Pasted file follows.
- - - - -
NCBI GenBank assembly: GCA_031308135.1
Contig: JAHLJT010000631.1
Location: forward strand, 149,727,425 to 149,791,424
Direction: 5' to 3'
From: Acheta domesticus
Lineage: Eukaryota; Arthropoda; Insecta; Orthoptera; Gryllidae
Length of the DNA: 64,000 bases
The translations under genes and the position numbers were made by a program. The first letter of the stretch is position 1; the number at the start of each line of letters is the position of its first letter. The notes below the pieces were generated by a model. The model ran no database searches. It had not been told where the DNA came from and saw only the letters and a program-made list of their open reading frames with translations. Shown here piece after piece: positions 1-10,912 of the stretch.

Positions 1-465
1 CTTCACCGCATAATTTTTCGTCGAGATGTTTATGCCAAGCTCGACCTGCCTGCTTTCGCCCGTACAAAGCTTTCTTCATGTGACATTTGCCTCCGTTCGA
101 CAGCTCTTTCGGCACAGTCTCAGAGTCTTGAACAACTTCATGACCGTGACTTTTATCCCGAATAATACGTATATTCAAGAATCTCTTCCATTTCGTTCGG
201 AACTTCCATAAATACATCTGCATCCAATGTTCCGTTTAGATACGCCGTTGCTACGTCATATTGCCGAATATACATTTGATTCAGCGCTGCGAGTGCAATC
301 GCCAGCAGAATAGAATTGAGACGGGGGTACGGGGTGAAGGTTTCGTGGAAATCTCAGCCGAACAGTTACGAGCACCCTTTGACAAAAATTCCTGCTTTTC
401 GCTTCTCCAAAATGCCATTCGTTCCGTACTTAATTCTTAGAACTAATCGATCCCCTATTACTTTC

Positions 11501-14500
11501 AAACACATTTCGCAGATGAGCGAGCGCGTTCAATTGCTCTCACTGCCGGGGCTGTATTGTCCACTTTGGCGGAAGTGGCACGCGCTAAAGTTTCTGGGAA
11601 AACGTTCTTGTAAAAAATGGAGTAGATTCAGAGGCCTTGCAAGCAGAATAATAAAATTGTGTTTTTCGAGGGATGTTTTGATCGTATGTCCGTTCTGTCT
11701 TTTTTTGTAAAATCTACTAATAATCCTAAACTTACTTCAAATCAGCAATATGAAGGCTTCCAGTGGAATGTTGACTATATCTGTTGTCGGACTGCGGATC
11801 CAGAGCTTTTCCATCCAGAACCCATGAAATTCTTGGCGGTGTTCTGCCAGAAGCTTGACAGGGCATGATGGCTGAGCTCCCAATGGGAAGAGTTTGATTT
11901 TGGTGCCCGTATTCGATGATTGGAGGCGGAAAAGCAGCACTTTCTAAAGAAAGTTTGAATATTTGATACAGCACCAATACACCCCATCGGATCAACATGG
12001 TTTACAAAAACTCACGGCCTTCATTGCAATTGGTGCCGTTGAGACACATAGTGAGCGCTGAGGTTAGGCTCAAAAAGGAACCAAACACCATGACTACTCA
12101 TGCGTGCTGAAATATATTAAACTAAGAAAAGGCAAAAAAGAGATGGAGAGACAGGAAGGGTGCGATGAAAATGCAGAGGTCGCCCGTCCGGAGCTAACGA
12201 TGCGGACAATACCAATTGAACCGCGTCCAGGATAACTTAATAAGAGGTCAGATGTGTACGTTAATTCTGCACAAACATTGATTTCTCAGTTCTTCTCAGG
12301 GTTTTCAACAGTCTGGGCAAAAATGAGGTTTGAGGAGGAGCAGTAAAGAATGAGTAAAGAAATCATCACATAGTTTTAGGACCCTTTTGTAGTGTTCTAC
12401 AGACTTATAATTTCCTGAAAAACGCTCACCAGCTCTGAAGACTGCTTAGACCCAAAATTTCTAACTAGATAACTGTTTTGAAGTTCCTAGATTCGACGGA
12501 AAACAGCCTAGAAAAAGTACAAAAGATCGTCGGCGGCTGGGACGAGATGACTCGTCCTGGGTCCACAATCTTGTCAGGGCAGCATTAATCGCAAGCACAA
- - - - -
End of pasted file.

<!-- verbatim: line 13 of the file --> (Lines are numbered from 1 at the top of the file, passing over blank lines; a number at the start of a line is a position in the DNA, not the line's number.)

301 GCCAGCAGAATAGAATTGAGACGGGGGTACGGGGTGAAGGTTTCGTGGAAATCTCAGCCGAACAGTTACGAGCACCCTTTGACAAAAATTCCTGCTTTTC